Lately, there has been a surge of Sichuan and shabu (hotpot) places opening in Orange County. HaiDiLao, a China-based Sichuan shabu spot already has a location at Santa Anita Mall in LA, and recently, opened its first OC location at Brea Mall.
My foodie friends and I ventured out for lunch several weeks ago to see what HaiDiLao was all about, and between the five of us, we were able to maneuver through most of the menu.
HaiDiLao is all about the hotpot, but before we move onto the main event, there are several appetizers on the menu — we ordered all five of them.
Edamame ($3.99) is a standard appetizer you will find in almost all Japanese restaurants. These days, Asian fusion restaurants are being creative — like tossing the pods in different flavors to liven them up. At HaiDiLao, it is straightforward – salted, or spicy.
Steamed Egg ($3.99) or chawanmushi is a solid offering with a smooth consistency which I always look for when I order this item. Unlike the traditional chawanmushi where it is dotted with kamaboko, gingko nuts, chicken and shiitake mushrooms, HaiDiLao’s version is unadulterated with little ingredients, but there is mushroom from the spoonful I tasted. It is rather lovely if you like that custard-style of food.
There is Gyoza ($4.99) on the menu, and although I think the kids will absolutely love these, they are your standard dumplings which aren’t terribly memorable by any means.
Should Salmon Sashimi Salad ($4.99) catch your eye in any way, I suggest you quickly move along and omit this dish all together. The chunks of salmon sashimi are fishy and unpleasant on the palate. Needless to say, we left almost the entire plate untouched.
My favorite appetizer is Potato Shrimp ($6.99). These crispy morsels comprise of potato strings wrapped around a shrimp and then quickly deep fried. The shrimp remains tender, with a good snap, while the golden potato on the outside is crispy and flavorful.
Moving on to the hotpot portion of our meal, we first choose a broth from the list: House Spicy, Kombu, Szechuan Spicy (+$3.99), Pork Bone Kimchi, Tonkotsu (there is also Mushroom and a House Special Tomato (+$3.99).
I don’t suggest the Szechuan Spicy as it overwhelms everything you put into the pot. I’m not able to taste the protein or vegetables for that matter. If you like spicy, the Pork Bone Kimchi broth or the House Spicy broth are far better options.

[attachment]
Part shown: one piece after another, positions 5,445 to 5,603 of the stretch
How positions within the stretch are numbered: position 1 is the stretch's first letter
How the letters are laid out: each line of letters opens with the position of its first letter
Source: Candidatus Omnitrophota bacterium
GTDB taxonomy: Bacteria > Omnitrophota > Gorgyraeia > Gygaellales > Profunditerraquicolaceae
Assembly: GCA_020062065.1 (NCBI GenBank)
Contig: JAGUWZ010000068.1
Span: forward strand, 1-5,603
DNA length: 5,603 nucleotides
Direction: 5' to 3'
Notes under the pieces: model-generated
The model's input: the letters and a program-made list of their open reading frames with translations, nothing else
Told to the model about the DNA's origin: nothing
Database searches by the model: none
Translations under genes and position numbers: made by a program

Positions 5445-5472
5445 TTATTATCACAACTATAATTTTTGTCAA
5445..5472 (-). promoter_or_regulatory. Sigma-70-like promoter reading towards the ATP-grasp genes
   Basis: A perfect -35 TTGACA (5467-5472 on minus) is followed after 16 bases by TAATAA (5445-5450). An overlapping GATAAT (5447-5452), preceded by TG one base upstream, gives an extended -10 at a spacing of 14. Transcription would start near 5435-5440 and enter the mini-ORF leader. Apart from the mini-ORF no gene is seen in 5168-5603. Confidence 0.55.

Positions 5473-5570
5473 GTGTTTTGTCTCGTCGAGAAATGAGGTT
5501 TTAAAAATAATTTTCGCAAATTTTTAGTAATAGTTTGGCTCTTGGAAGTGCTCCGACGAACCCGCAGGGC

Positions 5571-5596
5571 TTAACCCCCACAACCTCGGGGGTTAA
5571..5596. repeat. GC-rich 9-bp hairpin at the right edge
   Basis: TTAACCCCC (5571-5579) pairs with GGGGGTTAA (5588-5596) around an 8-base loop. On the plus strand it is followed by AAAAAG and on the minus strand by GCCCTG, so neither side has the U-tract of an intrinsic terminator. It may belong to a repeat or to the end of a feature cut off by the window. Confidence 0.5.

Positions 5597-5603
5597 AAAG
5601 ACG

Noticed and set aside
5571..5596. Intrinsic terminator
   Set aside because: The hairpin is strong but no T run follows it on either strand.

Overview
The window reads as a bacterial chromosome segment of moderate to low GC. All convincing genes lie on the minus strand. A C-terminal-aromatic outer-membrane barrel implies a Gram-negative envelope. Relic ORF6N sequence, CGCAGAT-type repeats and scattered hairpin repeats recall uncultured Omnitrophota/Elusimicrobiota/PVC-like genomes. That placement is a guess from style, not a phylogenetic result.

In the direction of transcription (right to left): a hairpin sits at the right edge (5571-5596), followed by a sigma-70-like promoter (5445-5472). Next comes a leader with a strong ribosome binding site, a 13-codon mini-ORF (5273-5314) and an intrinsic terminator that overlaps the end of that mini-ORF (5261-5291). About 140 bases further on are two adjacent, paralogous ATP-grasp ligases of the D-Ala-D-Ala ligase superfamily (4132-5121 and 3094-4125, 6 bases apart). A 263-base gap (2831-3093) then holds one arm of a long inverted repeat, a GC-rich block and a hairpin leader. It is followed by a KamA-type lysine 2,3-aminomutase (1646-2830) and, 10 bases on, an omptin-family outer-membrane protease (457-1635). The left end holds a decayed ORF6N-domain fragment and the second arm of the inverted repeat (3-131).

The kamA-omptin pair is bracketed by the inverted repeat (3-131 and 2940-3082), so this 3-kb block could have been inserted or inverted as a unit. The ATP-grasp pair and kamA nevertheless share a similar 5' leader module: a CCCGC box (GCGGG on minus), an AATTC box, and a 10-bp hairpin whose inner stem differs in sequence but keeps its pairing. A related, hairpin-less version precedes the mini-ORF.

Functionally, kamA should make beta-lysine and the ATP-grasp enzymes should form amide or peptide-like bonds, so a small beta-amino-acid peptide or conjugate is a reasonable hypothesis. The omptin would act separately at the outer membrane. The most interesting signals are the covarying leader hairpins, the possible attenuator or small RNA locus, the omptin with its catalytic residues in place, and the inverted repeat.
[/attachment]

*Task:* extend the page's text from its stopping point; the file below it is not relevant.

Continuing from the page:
We chose five proteins from the list: Kobe Beef ($14.99/4oz, $17.99/6oz, $21.99/80z); USDA Prime Ribeye ($27.99/4oz, $23.99/6oz, $27.99/8oz); Colorado Lamb Shoulder ($14.99/4oz, $17.99/6oz, $21.99/8oz); Kurobuta All Natural Pork ($9.99/4oz, $12.99/6oz, $17.99/8oz); and Mexican Wild Caught Jumbo Shrimp ($16.99/4oz, $22.99/6oz, $26.99/8oz).
The Kobe Beef and Colorado Lamb Shoulder are great. The USDA Prime Ribeye might catch your eye, but there isn’t much of a difference between the ribeye and Kobe beef, in my opinion, except the ribeye is just a tad fattier.
Then, there’s a matter of dipping sauces. The standards are Sudachi Ponzu and Deep Roasted Sesame Sauce, and for an extra 99 cents, you may also want to try Roasted Garlic, Curry Pineapple, Peanut, or Spicy Roasted Red Onion Sauce. The menu states that these were created by Joachim Splichal of The Patina Group fame which was interesting indeed.
Everyone receives a plate of vegetables which includes bok choy, kale, carrots, tofu, two types of mushrooms: shiitake and enoki, Napa cabbage, and broccoli. You also get a choice of udon or a bowl of rice to pair with the meal.
While HaiDiLao in Brea touts itself as fusion hotpot, a “traditional” location will open at Diamond Jamboree, in Irvine, later this year, which will include ingredients such as blood cubes and offal on the menu. There is no website for the Brea location, but for more information, visit their Facebook Page.
1065 Brea Mall
Brea, CA 92821